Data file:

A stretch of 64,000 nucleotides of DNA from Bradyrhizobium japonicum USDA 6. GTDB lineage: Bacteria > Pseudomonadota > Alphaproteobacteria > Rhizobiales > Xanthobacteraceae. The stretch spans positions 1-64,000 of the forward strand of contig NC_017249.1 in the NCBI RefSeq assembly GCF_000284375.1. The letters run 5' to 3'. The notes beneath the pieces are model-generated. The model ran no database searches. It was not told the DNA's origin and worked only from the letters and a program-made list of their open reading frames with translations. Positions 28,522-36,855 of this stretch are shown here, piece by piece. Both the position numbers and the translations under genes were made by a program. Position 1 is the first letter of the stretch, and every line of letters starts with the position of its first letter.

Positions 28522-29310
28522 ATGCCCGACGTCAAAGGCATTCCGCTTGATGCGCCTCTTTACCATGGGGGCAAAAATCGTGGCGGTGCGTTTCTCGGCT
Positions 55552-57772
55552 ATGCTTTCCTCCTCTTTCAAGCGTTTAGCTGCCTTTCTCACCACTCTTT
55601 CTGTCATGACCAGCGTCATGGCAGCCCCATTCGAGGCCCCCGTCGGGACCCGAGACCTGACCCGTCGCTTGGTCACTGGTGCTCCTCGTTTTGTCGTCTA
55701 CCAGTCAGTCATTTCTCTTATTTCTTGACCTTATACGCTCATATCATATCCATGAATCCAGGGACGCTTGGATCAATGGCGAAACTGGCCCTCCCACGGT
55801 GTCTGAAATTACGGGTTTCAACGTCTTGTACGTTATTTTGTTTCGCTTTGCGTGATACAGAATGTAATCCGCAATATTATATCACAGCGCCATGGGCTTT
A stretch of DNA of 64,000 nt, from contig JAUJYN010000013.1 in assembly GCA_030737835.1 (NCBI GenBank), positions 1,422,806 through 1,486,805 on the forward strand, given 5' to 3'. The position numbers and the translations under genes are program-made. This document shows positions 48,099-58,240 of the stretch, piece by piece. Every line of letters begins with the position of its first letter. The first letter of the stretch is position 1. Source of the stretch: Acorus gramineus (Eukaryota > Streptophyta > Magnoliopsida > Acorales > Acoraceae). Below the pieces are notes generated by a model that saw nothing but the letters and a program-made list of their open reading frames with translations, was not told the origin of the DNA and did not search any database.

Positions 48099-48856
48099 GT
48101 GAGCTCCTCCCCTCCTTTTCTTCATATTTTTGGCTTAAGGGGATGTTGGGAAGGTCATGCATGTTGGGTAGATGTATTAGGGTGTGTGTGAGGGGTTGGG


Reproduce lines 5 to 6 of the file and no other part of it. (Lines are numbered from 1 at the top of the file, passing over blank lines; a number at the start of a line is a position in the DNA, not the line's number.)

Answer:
55552 ATGCTTTCCTCCTCTTTCAAGCGTTTAGCTGCCTTTCTCACCACTCTTT
55601 CTGTCATGACCAGCGTCATGGCAGCCCCATTCGAGGCCCCCGTCGGGACCCGAGACCTGACCCGTCGCTTGGTCACTGGTGCTCCTCGTTTTGTCGTCTA